Posts Tagged ‘gut’


In ALL ARTICLES, BUSINESS OF STEM CELLS on July 5, 2014 at 10:20 am
It May Take Guts to Cure Diabetes -Human GI Cells Retrained to Produce Insulin

Imagine taking cells from your gastrointestinal tract and then switching off one gene, the FOXO1 gene, and then ending up with insulin producing cells.  From gut cell to diabetes fighter in one easy gene switch-off.  Scientists did this successfully in 2012 in mice and recently in humans.  What does the FOXO1 say? ‘Here’s more insulin!’  Awesome.

The next step is where it gets…awkward.  I’d like this information to generate a gene therapy protocol or to improve success rates in stem cell/Diabetes treatment protocols,  etc.  But that’s not the way our system works.  The next step is to find a drug that inhibits the FOXO1 gene so it “…could retrain cells inside a person’s GI tract to produce insulin…”  Unfortunately, this drug will also have side effects as all drugs do which will create other symptoms requiring other drugs to mitigate.  And so it goes.

When will US Diabetes patients be able to benefit from a medical protocol based on this discovery?  An educated guess puts it at:
7-10 years for clinical trials and drug development for a name brand Pharma product and then 10-15 years for the drug patent to open up to an affordable generic.
Sorry Diabetes patients.

New York, NY (June 30, 2014) “By switching off a single gene, scientists at Columbia University’s Naomi Berrie Diabetes Center have converted human gastrointestinal cells into insulin-producing cells, demonstrating in principle that a drug could retrain cells inside a person’s GI tract to produce insulin…The Columbia researchers were able to teach human gut cells to make insulin in response to physiological circumstances by deactivating the cells’ FOXO1 gene.”


In ALL ARTICLES, OFF THE BEATEN PATH on June 23, 2014 at 4:04 pm


 For Best Results: Increase Gut Bacteria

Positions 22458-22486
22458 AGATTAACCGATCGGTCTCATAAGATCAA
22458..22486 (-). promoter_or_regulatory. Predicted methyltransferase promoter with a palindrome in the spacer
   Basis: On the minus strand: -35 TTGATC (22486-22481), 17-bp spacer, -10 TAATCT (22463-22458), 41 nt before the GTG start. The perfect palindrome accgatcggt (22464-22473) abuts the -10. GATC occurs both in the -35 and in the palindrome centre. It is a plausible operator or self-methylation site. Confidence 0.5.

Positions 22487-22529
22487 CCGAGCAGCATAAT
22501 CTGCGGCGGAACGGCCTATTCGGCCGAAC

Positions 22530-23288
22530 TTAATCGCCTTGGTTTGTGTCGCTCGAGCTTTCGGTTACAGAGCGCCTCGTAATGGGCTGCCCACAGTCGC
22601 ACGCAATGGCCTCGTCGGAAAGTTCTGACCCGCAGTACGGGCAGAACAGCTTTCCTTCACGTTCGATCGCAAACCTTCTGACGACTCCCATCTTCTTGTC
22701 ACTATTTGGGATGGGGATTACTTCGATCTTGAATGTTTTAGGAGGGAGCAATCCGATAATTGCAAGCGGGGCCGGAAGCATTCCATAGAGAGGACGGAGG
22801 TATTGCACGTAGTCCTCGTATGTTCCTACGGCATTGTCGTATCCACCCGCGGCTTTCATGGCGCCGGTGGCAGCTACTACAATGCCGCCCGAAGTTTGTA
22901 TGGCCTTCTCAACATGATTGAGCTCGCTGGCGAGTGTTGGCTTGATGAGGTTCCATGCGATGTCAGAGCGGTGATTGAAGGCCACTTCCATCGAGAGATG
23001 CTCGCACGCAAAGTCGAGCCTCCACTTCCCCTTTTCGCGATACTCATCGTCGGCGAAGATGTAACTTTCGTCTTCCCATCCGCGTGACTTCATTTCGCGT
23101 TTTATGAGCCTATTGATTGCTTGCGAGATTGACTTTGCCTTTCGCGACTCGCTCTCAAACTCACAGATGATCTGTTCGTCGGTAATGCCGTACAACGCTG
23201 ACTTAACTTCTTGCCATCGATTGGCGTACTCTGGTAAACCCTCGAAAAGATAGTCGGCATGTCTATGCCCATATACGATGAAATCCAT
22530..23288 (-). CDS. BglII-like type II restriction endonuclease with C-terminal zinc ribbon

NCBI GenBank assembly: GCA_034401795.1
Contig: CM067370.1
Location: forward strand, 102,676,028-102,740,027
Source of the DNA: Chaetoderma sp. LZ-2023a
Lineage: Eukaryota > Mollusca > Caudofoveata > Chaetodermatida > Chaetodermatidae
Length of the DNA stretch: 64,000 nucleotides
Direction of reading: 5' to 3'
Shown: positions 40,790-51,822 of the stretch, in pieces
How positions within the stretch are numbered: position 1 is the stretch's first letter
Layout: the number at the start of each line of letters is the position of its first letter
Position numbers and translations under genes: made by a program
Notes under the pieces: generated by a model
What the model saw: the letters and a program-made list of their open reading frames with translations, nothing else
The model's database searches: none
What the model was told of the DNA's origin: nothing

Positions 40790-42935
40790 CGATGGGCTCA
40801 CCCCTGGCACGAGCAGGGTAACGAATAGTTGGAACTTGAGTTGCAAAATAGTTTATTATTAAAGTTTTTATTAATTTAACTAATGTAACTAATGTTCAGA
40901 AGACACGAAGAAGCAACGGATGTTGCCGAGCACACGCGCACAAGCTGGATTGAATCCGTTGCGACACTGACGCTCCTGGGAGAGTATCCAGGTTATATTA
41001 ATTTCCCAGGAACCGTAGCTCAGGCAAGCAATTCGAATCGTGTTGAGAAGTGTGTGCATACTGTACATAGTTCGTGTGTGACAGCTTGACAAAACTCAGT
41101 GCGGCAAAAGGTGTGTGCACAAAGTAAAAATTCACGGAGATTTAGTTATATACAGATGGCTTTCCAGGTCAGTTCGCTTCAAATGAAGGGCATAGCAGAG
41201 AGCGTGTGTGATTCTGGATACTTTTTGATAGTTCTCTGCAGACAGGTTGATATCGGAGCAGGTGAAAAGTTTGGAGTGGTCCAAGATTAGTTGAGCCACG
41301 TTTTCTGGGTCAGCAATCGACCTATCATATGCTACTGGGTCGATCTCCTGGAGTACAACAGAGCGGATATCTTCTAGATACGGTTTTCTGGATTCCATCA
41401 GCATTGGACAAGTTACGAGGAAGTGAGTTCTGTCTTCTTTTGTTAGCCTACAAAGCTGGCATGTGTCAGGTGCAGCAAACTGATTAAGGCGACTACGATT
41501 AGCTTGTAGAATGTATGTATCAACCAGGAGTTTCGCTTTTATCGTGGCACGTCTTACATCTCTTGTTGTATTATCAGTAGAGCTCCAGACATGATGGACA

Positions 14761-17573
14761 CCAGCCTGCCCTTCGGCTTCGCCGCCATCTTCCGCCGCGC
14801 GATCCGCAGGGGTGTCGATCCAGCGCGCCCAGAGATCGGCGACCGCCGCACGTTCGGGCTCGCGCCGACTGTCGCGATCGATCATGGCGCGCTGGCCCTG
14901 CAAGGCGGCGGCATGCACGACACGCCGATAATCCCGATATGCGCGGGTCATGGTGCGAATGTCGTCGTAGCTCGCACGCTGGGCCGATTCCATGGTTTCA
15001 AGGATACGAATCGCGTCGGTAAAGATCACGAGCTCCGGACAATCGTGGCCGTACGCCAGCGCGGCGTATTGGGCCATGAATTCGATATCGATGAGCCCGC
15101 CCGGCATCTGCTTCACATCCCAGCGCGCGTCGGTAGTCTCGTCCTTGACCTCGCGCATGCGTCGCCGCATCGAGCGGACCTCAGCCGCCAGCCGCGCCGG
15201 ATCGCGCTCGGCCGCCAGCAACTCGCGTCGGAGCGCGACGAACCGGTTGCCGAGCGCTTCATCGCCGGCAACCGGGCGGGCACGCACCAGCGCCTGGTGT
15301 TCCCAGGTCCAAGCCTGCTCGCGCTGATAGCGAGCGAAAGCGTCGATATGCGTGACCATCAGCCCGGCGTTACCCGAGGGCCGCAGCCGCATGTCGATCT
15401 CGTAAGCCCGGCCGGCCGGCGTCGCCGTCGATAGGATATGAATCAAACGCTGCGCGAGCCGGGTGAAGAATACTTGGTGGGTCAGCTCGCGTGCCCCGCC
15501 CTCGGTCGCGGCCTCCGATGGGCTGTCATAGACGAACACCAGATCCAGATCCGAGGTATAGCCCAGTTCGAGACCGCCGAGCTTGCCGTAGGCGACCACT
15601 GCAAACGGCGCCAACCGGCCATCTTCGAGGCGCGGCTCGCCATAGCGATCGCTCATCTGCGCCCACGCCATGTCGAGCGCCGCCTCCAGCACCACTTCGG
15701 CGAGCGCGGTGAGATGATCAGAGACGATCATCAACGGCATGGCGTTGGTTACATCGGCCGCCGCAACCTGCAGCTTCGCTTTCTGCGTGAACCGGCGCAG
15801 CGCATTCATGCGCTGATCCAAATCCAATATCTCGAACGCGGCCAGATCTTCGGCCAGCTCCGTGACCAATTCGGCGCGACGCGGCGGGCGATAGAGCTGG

“A healthy and balanced diet, as well as probiotics, have been known to be helpful in preserving gastrointestinal health for quite a long time. But it is only recently that the underlying mechanisms have become somewhat clearer. A rapidly increasing body of knowledge promises to further clarify the effects of our daily food on the gut microbiota and to indicate more targeted applications of probiotics in the near future. This was one of the topics presented at the Gut Microbiota for Health World Summit in Miami, FL, USA. On March 8-9, 2014, internationally leading experts discussed the latest advances in gut microbiota research and its impact on health.”  –‘Feeding gut microbiota: Nutrition, probiotics key factors for digestive health.’ ScienceDaily

We’ve all heard of probiotics and their dietary benefits. Now let’s use that knowledge and put it to good use when it comes to stem cell transplantation. According to the article we posted earlier, increased gut microbiota can increase the success and survival rate of patients post transplant. Now here’s the big question… ‘how do we increase these helpful suckers early and get them working ASAP?!’ Well, you probably guessed it–  eating foods rich in probiotics (such as yogurt)  is one way to do this! Click the links and find out why you should be feeding the little helpers alive in your gut and how to increase their diversity– and increase your chances of success!!


Other benefits of increased gut microbiota and why that’s good

Related Links:

Exercise and healthy diet and how that helps

What are probiotics anyway?


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